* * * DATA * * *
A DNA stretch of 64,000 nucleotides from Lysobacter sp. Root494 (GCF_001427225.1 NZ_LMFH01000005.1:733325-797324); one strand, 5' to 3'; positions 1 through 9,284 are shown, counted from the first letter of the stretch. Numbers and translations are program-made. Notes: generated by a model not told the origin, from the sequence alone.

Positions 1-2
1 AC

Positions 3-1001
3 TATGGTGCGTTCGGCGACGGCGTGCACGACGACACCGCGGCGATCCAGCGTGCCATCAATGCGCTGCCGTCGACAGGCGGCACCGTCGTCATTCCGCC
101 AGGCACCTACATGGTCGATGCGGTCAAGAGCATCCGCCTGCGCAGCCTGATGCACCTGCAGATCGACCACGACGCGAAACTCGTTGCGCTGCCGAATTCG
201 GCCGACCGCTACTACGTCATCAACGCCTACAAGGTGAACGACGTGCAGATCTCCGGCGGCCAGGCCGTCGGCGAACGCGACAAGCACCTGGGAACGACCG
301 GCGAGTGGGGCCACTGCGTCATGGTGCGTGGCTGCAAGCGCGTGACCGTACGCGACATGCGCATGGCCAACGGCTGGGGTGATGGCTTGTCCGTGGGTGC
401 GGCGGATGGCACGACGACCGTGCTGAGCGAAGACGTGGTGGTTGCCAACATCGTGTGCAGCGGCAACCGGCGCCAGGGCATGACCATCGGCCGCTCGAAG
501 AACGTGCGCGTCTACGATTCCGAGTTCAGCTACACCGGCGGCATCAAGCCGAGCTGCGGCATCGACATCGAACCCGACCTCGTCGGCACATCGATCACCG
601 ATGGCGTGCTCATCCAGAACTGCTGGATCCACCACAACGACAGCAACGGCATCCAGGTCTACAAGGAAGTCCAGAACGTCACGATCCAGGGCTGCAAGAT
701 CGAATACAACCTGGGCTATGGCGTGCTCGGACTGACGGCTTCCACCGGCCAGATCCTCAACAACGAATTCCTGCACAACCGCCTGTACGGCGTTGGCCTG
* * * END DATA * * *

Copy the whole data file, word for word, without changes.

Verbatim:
A DNA stretch of 64,000 nucleotides from Lysobacter sp. Root494 (GCF_001427225.1 NZ_LMFH01000005.1:733325-797324); one strand, 5' to 3'; positions 1 through 9,284 are shown, counted from the first letter of the stretch. Numbers and translations are program-made. Notes: generated by a model not told the origin, from the sequence alone.

Positions 1-2
1 AC

Positions 3-1001
3 TATGGTGCGTTCGGCGACGGCGTGCACGACGACACCGCGGCGATCCAGCGTGCCATCAATGCGCTGCCGTCGACAGGCGGCACCGTCGTCATTCCGCC
101 AGGCACCTACATGGTCGATGCGGTCAAGAGCATCCGCCTGCGCAGCCTGATGCACCTGCAGATCGACCACGACGCGAAACTCGTTGCGCTGCCGAATTCG
201 GCCGACCGCTACTACGTCATCAACGCCTACAAGGTGAACGACGTGCAGATCTCCGGCGGCCAGGCCGTCGGCGAACGCGACAAGCACCTGGGAACGACCG
301 GCGAGTGGGGCCACTGCGTCATGGTGCGTGGCTGCAAGCGCGTGACCGTACGCGACATGCGCATGGCCAACGGCTGGGGTGATGGCTTGTCCGTGGGTGC
401 GGCGGATGGCACGACGACCGTGCTGAGCGAAGACGTGGTGGTTGCCAACATCGTGTGCAGCGGCAACCGGCGCCAGGGCATGACCATCGGCCGCTCGAAG
501 AACGTGCGCGTCTACGATTCCGAGTTCAGCTACACCGGCGGCATCAAGCCGAGCTGCGGCATCGACATCGAACCCGACCTCGTCGGCACATCGATCACCG
601 ATGGCGTGCTCATCCAGAACTGCTGGATCCACCACAACGACAGCAACGGCATCCAGGTCTACAAGGAAGTCCAGAACGTCACGATCCAGGGCTGCAAGAT
701 CGAATACAACCTGGGCTATGGCGTGCTCGGACTGACGGCTTCCACCGGCCAGATCCTCAACAACGAATTCCTGCACAACCGCCTGTACGGCGTTGGCCTG